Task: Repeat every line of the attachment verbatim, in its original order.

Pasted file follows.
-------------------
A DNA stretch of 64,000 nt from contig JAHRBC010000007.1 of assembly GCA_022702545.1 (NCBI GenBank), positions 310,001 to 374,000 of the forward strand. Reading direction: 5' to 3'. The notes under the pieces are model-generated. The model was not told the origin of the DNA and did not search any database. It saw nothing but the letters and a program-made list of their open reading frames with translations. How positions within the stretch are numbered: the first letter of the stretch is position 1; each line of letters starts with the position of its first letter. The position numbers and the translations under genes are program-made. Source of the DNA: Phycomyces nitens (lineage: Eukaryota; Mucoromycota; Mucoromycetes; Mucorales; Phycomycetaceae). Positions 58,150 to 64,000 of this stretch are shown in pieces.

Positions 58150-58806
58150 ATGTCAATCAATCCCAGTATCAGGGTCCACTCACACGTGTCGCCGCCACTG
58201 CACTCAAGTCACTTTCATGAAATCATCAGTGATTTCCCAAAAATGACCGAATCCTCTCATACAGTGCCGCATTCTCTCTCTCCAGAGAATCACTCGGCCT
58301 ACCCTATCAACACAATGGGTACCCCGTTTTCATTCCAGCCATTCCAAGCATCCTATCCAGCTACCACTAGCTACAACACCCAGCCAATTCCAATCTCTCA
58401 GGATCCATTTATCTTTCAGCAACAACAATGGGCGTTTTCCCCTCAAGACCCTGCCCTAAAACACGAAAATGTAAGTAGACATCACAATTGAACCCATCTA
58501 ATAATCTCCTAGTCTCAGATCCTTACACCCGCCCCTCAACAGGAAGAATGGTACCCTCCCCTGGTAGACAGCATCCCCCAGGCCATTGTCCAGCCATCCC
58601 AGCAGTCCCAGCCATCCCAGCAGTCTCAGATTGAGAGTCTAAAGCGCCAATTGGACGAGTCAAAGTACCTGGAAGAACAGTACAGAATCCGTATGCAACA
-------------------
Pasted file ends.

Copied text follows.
A DNA stretch of 64,000 nt from contig JAHRBC010000007.1 of assembly GCA_022702545.1 (NCBI GenBank), positions 310,001 to 374,000 of the forward strand. Reading direction: 5' to 3'. The notes under the pieces are model-generated. The model was not told the origin of the DNA and did not search any database. It saw nothing but the letters and a program-made list of their open reading frames with translations. How positions within the stretch are numbered: the first letter of the stretch is position 1; each line of letters starts with the position of its first letter. The position numbers and the translations under genes are program-made. Source of the DNA: Phycomyces nitens (lineage: Eukaryota; Mucoromycota; Mucoromycetes; Mucorales; Phycomycetaceae). Positions 58,150 to 64,000 of this stretch are shown in pieces.

Positions 58150-58806
58150 ATGTCAATCAATCCCAGTATCAGGGTCCACTCACACGTGTCGCCGCCACTG
58201 CACTCAAGTCACTTTCATGAAATCATCAGTGATTTCCCAAAAATGACCGAATCCTCTCATACAGTGCCGCATTCTCTCTCTCCAGAGAATCACTCGGCCT
58301 ACCCTATCAACACAATGGGTACCCCGTTTTCATTCCAGCCATTCCAAGCATCCTATCCAGCTACCACTAGCTACAACACCCAGCCAATTCCAATCTCTCA
58401 GGATCCATTTATCTTTCAGCAACAACAATGGGCGTTTTCCCCTCAAGACCCTGCCCTAAAACACGAAAATGTAAGTAGACATCACAATTGAACCCATCTA
58501 ATAATCTCCTAGTCTCAGATCCTTACACCCGCCCCTCAACAGGAAGAATGGTACCCTCCCCTGGTAGACAGCATCCCCCAGGCCATTGTCCAGCCATCCC
58601 AGCAGTCCCAGCCATCCCAGCAGTCTCAGATTGAGAGTCTAAAGCGCCAATTGGACGAGTCAAAGTACCTGGAAGAACAGTACAGAATCCGTATGCAACA